Skip to main content

U.S. Navy adjusts to the times; ditches its ALL CAPS message format

By Ed Payne, CNN
June 13, 2013 -- Updated 0845 GMT (1645 HKT)
Communications between U.S. Navy ships will no longer be uppercase, the Navy announced.
Communications between U.S. Navy ships will no longer be uppercase, the Navy announced.
STORY HIGHLIGHTS
  • The move will save the Navy more than $20 million a year
  • Using all caps is like shouting in current Internet protocol
  • The Navy has been using all caps since the 1850s

(CNN) -- Well, it seems the U.S. Navy finally got the memo: DON'T USE ALL CAPS! IT'S RUDE!

The Navy is switching to a new messaging system that's cheaper and more efficient.

And oh yeah, one that does away with a century-old practice: communications using all uppercase letters.

"Lowercase messages are here to stay; they provide a more readable format," a Navy news release said, citing James McCarty, the naval messaging program manager at U.S. Fleet Cyber Command.

The all-caps were a vestige of a bygone era.

Back in the 1850s, the teletype machines that the military used were made up of three rows of keys -- none of them lowercase letters.

Word of the change went out to all naval commands in April. But it didn't reach the rest of us until the news release this week.

In it, the Navy said it is ditching its in-house Defense Message System in favor of e-mail. One with a very apt acronym: NICE (Navy Interface for Command Email).

The switch will save the Navy $20 million a year. And it gets them caught up with current Internet protocol.

ALL CAPS READS LIKE YOU'RE BEING SHOUTED AT.

Old sea dogs may feel differently. But they have a couple of months to adjust.

The system won't fully be in place until next year.

Once it is, naval officers will no longer feel like they're being barked at.

Except, of course, in person by their superiors.

ADVERTISEMENT
Part of complete coverage on
April 15, 2014 -- Updated 1851 GMT (0251 HKT)
Sky gazers caught a glimpse of the "blood moon" crossing the Earth's shadow Tuesday in all its splendor.
April 15, 2014 -- Updated 1624 GMT (0024 HKT)
Oscar Pistorius didn't consciously pull the trigger the night he shot and killed his girlfriend, the sprinter testified at his murder trial.
April 14, 2014 -- Updated 2116 GMT (0516 HKT)
Officials are launching their next option: an underwater vehicle to scan the ocean floor.
April 15, 2014 -- Updated 1254 GMT (2054 HKT)
A mysterious new artwork has appeared in Cheltenham, where Britain's version of the NSA is located.
April 15, 2014 -- Updated 1523 GMT (2323 HKT)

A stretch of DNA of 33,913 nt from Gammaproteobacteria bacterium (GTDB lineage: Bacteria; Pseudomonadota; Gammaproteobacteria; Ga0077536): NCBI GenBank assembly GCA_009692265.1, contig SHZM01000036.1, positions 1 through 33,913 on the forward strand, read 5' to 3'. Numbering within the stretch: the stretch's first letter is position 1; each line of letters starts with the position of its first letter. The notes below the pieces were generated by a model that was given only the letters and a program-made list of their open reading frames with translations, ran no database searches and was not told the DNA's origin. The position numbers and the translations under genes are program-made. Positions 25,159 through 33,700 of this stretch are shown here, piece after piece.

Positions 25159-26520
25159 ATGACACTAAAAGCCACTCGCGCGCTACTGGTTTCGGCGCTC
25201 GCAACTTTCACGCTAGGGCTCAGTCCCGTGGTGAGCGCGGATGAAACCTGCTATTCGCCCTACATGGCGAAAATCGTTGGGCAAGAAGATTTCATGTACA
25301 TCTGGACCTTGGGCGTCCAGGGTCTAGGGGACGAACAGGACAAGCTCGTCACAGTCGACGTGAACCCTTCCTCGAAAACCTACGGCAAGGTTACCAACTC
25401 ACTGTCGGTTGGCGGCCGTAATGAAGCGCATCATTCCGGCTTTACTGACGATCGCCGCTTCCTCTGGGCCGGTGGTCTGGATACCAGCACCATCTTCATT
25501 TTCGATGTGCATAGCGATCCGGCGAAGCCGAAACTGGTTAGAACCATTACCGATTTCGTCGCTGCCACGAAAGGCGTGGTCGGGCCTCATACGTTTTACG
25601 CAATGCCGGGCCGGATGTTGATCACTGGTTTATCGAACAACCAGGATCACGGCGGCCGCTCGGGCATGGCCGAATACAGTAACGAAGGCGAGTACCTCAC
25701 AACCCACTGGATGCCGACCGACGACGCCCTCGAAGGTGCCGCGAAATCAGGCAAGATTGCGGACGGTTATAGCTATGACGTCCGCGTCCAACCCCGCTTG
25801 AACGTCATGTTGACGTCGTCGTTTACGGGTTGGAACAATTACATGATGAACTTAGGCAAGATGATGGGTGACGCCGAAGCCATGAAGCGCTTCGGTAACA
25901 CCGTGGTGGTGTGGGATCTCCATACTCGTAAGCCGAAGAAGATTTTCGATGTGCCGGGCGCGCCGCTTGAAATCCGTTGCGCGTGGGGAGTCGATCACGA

Like many parents across Liverpool, the McManamans waited. 25 years ago, it was all they could do.
April 15, 2014 -- Updated 1324 GMT (2124 HKT)
The Maltese Falcon makes a swift turn while at sea.
How do you design a superyacht fit for the billionaire who has everything money can buy?
April 15, 2014 -- Updated 1548 GMT (2348 HKT)
Pop art condoms in Kenya
Packaging can change how people see things. And when it comes to sex, it could maybe help save lives too.
April 15, 2014 -- Updated 1542 GMT (2342 HKT)
mediterranean monk seal
Africa is home to much unique wildlife, but many of its iconic species are threatened.
April 15, 2014 -- Updated 1509 GMT (2309 HKT)
A staff stands next to the propellers of Sun-powered plane Solar Impulse 2 HB-SIB seen in silhouette during its first exit for test on April 14, 2014 in Payerne, a year ahead of their planned round-the-world flight. Solar Impulse 2 is the successor of the original plane of the same name, which last year completed a trip across the United States without using a drop of fuel. AFP PHOTO / FABRICE COFFRINI (Photo credit should read FABRICE COFFRINI/AFP/Getty Images)
This solar-powered aircraft will attempt to circle the globe next year.
April 14, 2014 -- Updated 1156 GMT (1956 HKT)
Most adults make the mistakes of hitting the snooze button and of checking emails first thing in the morning, writes Mel Robbins.
April 15, 2014 -- Updated 1714 GMT (0114 HKT)
... not in Italy. In fact, it's thousands of miles away.
April 16, 2014 -- Updated 0043 GMT (0843 HKT)
Ebola victims usually come from remote areas -- but now the lethal virus is in a city of two million.
April 15, 2014 -- Updated 1340 GMT (2140 HKT)
Browse through images you don't always see on news reports from CNN teams around the world.
ADVERTISEMENT